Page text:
I couldn’t help but feel partly responsible for all this: Jared and I were supposed to meet that afternoon so he could interview me for his documentary. He stopped at the restaurant to grab a quick bite before heading over to set up his equipment, but he was distracted. Because my speaking and consulting work takes me out of Gainesville often, Jared felt pressure to conduct the “perfect” interview. He worried that if he messed it up there wouldn’t be another time to film me in the foreseeable future, and that would be a problem for his grade. And now we couldn’t film anything because his laptop—a critical piece of the documentary-making puzzle—had been stolen. He was devastated.

The timing of all this couldn’t have been worse for Jared, but to be honest, it couldn’t have been worse for me either. I had just left an intense meeting with my leadership team and we had so many important deadlines and projects that we were working to finish by the end of the week. For me, it was actually a blessing that Jared and I couldn’t do the filming that day because I was so overwhelmed with all of the work I had to do that I wasn’t sure I could be in the right mindset for the interview. But of course, my heart was aching for him.

…which brings me to the whole point of this blog post.

In that moment—with Jared standing right in front of me, devastated—and with a ton of overwhelming work piled onto my plate—I had to make a choice. Do I give Jared a hug, say I’m sorry about his backpack, tell him to let me know when he wants to reschedule, and then go back to my work? Or do I stop what I’m doing and help him track down the backpack, even if that means bringing my work home with me and pulling a really late night?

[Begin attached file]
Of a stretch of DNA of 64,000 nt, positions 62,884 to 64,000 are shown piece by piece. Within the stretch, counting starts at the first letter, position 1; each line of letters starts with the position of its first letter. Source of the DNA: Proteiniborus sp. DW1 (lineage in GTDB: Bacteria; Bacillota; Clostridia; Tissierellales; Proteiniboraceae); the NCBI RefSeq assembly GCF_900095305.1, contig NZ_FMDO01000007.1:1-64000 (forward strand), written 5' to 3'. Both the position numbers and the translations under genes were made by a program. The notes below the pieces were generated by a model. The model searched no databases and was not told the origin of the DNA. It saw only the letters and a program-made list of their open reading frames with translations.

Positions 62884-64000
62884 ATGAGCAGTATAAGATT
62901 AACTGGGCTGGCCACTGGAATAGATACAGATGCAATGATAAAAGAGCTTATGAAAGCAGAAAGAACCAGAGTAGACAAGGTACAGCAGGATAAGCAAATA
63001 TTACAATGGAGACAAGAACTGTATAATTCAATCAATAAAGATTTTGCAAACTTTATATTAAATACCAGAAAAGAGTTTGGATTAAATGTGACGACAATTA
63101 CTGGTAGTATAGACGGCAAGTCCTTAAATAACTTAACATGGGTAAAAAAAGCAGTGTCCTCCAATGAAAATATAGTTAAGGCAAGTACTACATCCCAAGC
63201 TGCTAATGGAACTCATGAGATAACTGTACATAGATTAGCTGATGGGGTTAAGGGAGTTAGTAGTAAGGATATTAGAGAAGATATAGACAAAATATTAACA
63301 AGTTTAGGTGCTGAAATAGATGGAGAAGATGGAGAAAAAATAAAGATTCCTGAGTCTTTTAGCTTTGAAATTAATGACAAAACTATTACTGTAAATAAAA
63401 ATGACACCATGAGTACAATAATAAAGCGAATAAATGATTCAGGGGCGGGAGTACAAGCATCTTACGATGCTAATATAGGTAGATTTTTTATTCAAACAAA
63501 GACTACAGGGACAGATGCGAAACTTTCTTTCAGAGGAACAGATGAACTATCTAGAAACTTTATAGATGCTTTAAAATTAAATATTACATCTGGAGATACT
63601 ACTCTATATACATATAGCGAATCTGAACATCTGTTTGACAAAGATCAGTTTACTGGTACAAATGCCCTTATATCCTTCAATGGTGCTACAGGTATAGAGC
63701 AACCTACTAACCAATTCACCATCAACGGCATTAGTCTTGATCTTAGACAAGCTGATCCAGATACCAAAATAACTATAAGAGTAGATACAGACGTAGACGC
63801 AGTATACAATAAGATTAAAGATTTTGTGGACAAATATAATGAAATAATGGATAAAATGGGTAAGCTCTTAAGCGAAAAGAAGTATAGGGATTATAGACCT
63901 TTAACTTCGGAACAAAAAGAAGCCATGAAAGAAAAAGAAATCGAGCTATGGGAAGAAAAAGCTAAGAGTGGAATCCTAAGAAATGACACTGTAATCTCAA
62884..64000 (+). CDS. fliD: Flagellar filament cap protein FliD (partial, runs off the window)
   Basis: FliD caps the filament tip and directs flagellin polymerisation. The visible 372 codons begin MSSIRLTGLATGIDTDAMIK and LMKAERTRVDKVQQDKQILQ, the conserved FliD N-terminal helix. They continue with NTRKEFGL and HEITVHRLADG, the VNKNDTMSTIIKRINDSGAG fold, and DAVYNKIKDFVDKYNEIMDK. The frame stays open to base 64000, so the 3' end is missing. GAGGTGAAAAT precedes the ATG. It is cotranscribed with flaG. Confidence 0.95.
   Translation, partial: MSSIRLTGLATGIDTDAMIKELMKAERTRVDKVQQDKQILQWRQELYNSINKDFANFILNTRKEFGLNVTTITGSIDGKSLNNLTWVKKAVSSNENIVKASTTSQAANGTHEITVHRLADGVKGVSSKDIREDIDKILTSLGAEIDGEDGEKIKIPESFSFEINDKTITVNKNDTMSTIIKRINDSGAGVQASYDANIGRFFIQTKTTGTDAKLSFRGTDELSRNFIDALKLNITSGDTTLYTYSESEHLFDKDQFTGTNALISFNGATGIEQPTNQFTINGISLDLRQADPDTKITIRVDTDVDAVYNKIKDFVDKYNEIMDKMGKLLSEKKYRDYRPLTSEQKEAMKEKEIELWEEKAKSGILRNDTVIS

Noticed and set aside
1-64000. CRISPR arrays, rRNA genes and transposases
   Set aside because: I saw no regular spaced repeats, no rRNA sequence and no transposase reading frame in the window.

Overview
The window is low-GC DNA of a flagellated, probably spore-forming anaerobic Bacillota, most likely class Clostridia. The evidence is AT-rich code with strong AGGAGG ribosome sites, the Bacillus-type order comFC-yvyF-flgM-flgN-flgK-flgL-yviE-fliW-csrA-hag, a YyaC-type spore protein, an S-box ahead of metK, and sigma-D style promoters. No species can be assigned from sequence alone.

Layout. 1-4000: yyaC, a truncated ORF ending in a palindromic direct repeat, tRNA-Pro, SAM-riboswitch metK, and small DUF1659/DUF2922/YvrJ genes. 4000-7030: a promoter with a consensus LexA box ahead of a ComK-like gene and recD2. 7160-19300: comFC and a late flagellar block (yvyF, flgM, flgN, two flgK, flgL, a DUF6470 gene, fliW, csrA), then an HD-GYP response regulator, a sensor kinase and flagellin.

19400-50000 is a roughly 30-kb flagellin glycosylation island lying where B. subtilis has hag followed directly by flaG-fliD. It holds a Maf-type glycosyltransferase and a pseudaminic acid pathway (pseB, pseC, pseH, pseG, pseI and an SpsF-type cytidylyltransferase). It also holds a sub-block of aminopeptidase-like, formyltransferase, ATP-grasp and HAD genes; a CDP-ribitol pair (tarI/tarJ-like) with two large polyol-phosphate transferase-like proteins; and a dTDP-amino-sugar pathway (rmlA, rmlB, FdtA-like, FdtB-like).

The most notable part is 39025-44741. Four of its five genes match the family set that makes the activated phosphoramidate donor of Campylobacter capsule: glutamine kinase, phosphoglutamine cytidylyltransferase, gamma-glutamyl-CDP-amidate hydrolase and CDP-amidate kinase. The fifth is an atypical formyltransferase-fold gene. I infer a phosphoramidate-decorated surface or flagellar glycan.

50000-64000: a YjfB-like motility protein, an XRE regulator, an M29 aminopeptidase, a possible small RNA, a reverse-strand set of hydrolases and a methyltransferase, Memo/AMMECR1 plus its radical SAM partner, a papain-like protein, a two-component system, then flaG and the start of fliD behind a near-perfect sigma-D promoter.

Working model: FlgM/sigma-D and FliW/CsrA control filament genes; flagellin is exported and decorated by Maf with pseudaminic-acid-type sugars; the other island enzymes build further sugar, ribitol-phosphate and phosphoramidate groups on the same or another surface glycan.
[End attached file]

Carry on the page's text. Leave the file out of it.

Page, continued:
The truth is, neither of those options were good ones at the time. If I didn’t help Jared, he wouldn’t feel cared for. But if I did—and I worked a late night because of it—I wouldn’t be at my best the next day, and my team and my work would suffer from that. So what was I supposed to do? I had to do something.

I decided to stop what I was doing and find someone who could help him.

I walked Jared down the hall until I found BOB. (If you’ve read Permission to Screw Up, you know that BOB is my mom. She works with us part-time and her name stands for Boss Of Boss, a title she clearly gave to herself.) I told BOB what happened and asked if she could help Jared call the police and file a report, as well as accompany him to the restaurant and attempt to get the security footage from the world’s “busiest” manager. Several hours later, a police report had been filed, Jared had been interviewed about what happened, and they were able to track down the footage. BOB stayed with him the entire time. (The icing on the cake was Jared’s car wouldn’t start after all that. Poor guy. So, I found someone on the team who knew a lot about cars and asked her to help him. Luckily they got it working.)

Turns out, even though I wasn’t the one to physically help Jared that day, it still had a huge impact on him. I asked him if he wouldn’t mind sharing his thoughts with all of you. Here’s what he said: